My dad has extreme cat allergies, so we were never able to have a cat when I was growing up. As a young adult, one of my best friends had a cat. When I was at her house for more than an hour, my eyes would get red, swollen and itchy. Then my throat would start to feel scratchy. After one or two times, I came to the conclusion that I had cat allergies like my dad. From then on, if I was going to hang with anybody that had a cat, it had to be somewhere other than their house.
Fast forward to the time my husband and I decided to extend our family by taking in a dog that was in dire circumstances. Probably because of my limited exposure to cats, I’ve always been what’s known as a dog person. On the other hand, my husband has always been a cat person; in fact, Julia included him in this article: Real Men Do Love Cats! 7 ‘Cat Guys’ Tell All. Being a dog person, it was fixed in my mind that we were just going to rescue this one specific dog. At the time, my husband was in complete agreement.
At the shelter, we met the sad pup and were preparing to bring her home when one of the shelter workers ran up to us and shoved a ball of fur into my husband’s hands. Obviously this was a wily woman who was great at her job because she pegged us as suckers almost immediately. My husband looked up at me (don’t tell him I’m sharing this part) with tears in his eyes and said “He looks like Rudy.” He loved all the cats in his life but as a young boy he had a particularly strong bond with a cat named Rudy. What was I going to do?
You know the rest of the story. That little ball of fur came home with us too, and now I’m completely under his command. He gets the best of everything including FELIDAE cat food.
At first, however, I was concerned about my allergies. According to Unleashed Magazine, approximately 15% of the population is estimated to be allergic to cats and/or dogs. The statistics go on to reveal that about one third of the people who are allergic to cats are currently living with at least one cat in their household. I love it; only one in five people avoid cats because of allergies. What they do instead is try to minimize the symptoms.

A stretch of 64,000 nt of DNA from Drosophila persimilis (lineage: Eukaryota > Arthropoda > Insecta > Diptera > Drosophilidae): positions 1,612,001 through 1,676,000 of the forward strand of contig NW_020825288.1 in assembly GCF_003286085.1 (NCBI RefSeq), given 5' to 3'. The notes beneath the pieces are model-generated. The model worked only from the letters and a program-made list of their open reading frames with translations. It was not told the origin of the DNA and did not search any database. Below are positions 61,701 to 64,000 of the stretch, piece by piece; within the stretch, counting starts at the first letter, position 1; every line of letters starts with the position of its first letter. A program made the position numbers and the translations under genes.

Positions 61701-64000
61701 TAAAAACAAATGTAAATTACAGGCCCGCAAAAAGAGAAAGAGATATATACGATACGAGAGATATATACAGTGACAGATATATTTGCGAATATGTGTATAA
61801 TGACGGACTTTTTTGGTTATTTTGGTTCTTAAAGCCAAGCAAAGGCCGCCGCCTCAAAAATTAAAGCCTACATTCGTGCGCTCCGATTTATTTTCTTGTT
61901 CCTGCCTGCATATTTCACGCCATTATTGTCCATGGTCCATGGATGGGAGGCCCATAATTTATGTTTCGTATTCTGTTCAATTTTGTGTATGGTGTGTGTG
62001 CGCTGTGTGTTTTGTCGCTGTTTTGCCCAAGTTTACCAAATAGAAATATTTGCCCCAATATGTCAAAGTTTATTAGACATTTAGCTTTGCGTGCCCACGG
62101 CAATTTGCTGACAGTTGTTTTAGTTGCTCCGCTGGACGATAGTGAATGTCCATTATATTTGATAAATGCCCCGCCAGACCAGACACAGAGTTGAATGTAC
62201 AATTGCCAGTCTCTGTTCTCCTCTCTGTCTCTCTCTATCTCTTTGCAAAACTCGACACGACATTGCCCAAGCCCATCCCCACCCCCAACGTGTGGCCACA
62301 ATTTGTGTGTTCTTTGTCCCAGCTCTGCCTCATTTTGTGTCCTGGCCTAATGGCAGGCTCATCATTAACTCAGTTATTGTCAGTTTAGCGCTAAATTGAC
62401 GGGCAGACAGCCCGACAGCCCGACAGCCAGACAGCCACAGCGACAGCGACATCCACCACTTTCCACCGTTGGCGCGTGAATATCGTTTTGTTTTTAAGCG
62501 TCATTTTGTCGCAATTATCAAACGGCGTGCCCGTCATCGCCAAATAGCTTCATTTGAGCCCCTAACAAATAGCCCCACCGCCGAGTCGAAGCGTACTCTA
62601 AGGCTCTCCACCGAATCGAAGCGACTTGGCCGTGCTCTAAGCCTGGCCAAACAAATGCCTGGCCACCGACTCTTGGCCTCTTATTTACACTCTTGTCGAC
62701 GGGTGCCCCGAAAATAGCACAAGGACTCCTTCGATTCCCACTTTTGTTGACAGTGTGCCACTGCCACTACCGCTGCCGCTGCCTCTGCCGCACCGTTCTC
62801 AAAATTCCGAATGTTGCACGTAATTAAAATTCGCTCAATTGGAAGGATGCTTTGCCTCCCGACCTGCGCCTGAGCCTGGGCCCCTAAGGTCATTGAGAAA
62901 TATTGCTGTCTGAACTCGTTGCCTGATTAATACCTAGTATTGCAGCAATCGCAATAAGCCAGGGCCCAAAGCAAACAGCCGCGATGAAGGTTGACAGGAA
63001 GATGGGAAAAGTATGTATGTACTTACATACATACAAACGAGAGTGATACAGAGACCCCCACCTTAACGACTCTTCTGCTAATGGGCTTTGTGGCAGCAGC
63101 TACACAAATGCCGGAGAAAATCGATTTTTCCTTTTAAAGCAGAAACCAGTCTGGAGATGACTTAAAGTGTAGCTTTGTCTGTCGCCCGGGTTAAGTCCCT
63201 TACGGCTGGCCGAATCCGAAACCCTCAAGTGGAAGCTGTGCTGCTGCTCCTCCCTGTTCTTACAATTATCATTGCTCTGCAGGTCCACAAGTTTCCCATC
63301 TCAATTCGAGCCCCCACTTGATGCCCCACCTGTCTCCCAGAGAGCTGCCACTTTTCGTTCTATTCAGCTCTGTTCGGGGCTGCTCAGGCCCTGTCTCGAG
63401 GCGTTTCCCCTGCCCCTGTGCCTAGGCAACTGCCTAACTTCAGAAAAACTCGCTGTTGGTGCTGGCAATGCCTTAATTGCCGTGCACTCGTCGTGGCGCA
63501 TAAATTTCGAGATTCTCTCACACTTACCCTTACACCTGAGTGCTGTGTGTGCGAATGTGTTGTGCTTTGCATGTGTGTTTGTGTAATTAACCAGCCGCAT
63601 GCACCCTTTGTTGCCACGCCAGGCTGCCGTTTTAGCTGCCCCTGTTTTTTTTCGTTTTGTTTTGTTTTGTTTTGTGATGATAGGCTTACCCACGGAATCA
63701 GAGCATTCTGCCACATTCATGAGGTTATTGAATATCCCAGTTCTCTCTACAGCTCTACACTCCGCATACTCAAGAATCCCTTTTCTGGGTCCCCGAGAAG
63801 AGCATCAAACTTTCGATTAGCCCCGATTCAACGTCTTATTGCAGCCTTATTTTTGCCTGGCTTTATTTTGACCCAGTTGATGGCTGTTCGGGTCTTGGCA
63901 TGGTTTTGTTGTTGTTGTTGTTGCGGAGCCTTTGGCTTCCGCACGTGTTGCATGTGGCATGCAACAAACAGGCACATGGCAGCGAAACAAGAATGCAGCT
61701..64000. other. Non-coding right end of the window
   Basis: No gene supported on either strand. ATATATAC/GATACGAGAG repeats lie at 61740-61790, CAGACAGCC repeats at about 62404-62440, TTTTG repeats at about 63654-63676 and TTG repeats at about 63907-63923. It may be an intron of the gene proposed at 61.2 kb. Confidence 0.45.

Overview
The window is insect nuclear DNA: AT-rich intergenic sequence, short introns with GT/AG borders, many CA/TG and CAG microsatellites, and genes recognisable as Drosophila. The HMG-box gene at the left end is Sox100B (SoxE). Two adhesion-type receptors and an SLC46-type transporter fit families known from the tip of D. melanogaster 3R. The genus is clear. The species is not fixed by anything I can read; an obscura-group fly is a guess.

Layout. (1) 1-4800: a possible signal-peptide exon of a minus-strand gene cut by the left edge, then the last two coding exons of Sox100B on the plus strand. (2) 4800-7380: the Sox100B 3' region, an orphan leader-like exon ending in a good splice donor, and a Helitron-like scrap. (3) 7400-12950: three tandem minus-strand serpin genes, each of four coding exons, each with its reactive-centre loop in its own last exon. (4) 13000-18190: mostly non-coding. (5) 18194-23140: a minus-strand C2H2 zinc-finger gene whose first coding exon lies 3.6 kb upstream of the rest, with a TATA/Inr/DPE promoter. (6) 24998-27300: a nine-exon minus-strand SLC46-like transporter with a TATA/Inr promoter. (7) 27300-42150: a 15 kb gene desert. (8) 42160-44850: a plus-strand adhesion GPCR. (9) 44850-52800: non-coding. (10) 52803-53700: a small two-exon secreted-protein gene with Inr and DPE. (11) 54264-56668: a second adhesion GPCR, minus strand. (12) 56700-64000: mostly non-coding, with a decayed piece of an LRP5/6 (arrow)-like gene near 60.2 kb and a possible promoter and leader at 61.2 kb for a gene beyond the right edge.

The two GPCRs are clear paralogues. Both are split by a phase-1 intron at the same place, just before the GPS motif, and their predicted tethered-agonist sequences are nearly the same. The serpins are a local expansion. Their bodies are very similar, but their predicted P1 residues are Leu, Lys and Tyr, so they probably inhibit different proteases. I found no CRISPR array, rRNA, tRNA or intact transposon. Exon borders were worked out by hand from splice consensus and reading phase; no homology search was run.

Catzowey! I’m itching to tell you about my itches that have gone arrivederci and bye bye too, and you must believes it cuz itza for sure my fur is more meowvalous and shiny than ever in all a cat’s 9 lives. And it’s not cuz I went to the deeziner fur salon and had a makeover! But I would purr to let you in on a giganticat secret.
For the first 4 years of my catzowey life, I was itching. Yep, just itching and scratching and biting my handsome man-cat fur like gnawing on myself. It was not so comfy having to live like this and strike a pose on the catwalk at the same time! My photo shoots were done around not showing my itchy tummy cuz I itched so much that I ate all of my EyeTailYun tummy fur right off of my bod. And like that’s not a furry worry, then I started on taking all the furs off of my famous legs. CATZOWEY! When I looked into the mirror, I didn’t see my EyeTailYun buffed self but instead saw what I thought was a long lost scraggly relative! Catzowey, it was me looking half naked from biting off my handsome fur coat.